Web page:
(RhB) Xk 9089 Engineering Car



25 Oct 2009
Los Angeles, CA

May of 2018 was the last update to this thread?! Man how time flies! An Engineering wagon, Tm 2/2, updating and detailing a Ge 4/4 ii... not to mention a change in jobs, and a few hundred thousand miles flown to and from Asia and I guess it's time to revisit and finish this build!! ;)

In all reality - I've not totally forgotten about this build, but it's taken ages to find the right set of spares to fabricate the side steps from. Last spring I decided after lots of measuring that I could use LGB's side steps from the 4 axle RhB Baggage Car. I ordered the spares from Modell-Land DE and had them shipped over to the UK... but didn't get back across the pond until two weeks ago to pick them (and a small carry-on's worth of other spare parts)!

The sun came out for the last day of 2019 here at home, so figured I could finish this build up if I focused!

(One note: apparently sometime in the last 19 months, I attached the buffers (puffers) to either end of the car. Not sure when, and apparently I forgot to take photos, but that task was already sorted!)

Last night I dug out the ordered spares - the LGB steps, as well as a bag of LGB's under car brake line valves.

Step one :rofl: was to break out the Xacto saw and trim up the steps.
I needed to remove the upper flange that intersects the baggage car's body on the stock model. This was done to provide a flush surface to mount to the underside of the works car.

Also, per the prototype, the actual "step" terminates inline with the outer edges of the step supports. As the LGB part's step overhung the support, I had to saw and file down each end as well.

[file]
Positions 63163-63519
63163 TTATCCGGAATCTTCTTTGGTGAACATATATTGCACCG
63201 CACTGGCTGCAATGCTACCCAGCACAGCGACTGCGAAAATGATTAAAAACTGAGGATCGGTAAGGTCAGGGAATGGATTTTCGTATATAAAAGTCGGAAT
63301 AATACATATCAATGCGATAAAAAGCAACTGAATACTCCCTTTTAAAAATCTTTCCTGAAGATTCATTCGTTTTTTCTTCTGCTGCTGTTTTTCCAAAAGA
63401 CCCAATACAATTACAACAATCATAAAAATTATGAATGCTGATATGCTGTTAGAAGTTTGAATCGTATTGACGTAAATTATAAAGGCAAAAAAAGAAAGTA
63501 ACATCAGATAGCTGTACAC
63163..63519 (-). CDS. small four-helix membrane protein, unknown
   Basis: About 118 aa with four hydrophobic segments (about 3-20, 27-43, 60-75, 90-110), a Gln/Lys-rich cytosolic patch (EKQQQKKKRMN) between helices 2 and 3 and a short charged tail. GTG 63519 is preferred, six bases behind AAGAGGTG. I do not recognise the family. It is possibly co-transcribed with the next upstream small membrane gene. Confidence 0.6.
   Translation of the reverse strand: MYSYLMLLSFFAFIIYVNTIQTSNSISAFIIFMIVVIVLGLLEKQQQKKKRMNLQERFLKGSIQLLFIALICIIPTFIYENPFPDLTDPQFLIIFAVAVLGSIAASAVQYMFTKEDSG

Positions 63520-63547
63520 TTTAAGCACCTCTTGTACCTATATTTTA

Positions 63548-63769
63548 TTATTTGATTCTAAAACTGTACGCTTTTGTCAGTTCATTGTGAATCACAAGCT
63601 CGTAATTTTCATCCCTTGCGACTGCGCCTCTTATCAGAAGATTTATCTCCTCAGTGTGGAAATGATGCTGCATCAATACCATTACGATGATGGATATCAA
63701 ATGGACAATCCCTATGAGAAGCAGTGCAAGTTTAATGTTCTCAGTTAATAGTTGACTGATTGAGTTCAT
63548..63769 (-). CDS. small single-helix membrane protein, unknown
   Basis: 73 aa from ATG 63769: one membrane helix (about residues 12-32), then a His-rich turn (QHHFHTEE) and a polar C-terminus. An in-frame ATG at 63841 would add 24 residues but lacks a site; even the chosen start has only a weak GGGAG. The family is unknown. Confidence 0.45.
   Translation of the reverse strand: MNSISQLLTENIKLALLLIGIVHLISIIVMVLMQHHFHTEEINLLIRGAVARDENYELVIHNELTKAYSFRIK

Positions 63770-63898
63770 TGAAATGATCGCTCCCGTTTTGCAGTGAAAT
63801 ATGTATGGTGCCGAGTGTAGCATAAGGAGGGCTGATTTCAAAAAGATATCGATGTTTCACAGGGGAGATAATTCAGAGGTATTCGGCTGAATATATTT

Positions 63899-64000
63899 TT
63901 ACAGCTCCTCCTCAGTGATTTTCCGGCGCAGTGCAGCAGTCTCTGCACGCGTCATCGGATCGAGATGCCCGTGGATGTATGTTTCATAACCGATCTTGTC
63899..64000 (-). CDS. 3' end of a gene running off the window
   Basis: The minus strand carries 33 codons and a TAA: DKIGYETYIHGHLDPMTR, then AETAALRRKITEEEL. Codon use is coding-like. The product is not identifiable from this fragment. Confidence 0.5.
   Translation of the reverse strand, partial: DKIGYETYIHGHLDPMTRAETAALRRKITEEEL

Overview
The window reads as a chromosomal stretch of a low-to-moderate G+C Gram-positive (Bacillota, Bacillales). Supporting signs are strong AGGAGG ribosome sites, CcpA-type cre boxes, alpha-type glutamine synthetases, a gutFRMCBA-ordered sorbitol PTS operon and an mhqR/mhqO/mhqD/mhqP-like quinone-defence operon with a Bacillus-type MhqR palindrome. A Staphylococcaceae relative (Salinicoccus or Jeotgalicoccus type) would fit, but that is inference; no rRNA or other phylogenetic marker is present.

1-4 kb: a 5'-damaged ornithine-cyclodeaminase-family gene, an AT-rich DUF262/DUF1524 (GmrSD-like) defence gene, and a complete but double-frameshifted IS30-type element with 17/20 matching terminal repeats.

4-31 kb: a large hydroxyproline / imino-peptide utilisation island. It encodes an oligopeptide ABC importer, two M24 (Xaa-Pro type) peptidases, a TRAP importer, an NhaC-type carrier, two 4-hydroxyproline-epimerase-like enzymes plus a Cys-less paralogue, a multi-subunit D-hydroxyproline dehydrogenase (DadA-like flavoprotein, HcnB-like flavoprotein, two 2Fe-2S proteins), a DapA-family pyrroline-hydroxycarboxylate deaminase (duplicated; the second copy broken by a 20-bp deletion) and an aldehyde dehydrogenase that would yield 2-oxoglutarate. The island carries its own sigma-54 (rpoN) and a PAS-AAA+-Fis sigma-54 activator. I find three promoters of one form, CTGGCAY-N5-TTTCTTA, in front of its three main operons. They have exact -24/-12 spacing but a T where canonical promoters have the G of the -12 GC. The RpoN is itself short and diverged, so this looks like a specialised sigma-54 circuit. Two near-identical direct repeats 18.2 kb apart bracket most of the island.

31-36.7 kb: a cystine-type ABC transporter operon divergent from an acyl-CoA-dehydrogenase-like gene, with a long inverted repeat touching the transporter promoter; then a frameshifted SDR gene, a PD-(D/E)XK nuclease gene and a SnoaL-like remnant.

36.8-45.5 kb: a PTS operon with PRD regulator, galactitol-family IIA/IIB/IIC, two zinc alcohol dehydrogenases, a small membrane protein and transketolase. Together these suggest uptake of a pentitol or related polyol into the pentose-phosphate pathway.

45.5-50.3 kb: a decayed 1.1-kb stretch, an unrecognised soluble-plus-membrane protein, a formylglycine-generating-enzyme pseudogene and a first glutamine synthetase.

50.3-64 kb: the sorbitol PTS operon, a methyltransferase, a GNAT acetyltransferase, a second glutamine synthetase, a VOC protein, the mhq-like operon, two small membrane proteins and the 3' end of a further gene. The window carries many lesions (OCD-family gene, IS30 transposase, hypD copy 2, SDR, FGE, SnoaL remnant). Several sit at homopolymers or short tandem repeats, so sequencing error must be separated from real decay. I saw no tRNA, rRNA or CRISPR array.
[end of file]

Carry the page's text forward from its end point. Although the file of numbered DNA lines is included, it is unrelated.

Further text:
In the top photo here, you can see a modified step vs. the stock part as it comes from LGB.
The lower photo shows an additional cut that needed to be made so that the step would mount to the car's body, while not contacting a small screw boss that protruded from the underside of the body.

Next up it was time to fabricate the brake line piping to attach the valves to. Initially I worked with some brass rod, but had trouble bending the tight radius needed with the hand tools I had available. So, I thought for a moment and then dove into the box of "parts"!

Knightwing to the rescue! I purchased the bulk bag of styrene "pipes" from the folks in Huddersfield last year for a railing project and it has been a great investment. Can't recommend it enough!

Anyway, with the pipes sorted, I drilled out the LGB parts so they would mount to the diameter of the styrene pipe.

Next up was a plan to mount the pipe to the underside of the car. As I'm sure many of you know, gluing a small diameter rod to a flat surface can be a #!@%& due to the reduced surface area for the glue. As such I dug out some small bits of styrene square. I used the smaller square to capture either end of the pipe, and then used the larger square to cut a few "brackets" to use as the mating surface to the car frame's stringers.

A little AC to hold everything in place, and some final clean up with a fine sand paper and the three parts went out to the back garden for a spray of black paint. I used my standby "The Army Painter" (Spray Paint): Color Primer Matt Black followed by a coat of Testors Spray Lacquer: 1260 Dullcote.

Then it was time to let it all dry in the noon day sun!

Once back in the house, I used a file to rough up the top surface of the parts where they will contact (glue) to the car's under frame.

And then it was time to glue! First up was mounting the air line.

And then with the help of a few clips, I affixed the steps to either side.

And there you have it! The finished model.

Thanks for following along everyone, and have a great New Years! :party:
Here's to more scale, prototypical models in 2020!


Neither idle nor a marvel
13 Jul 2015
Nice job Josh.
Ref your last sentence, I don't know why but my mind keeps drifting to some 1:1 scale models... :)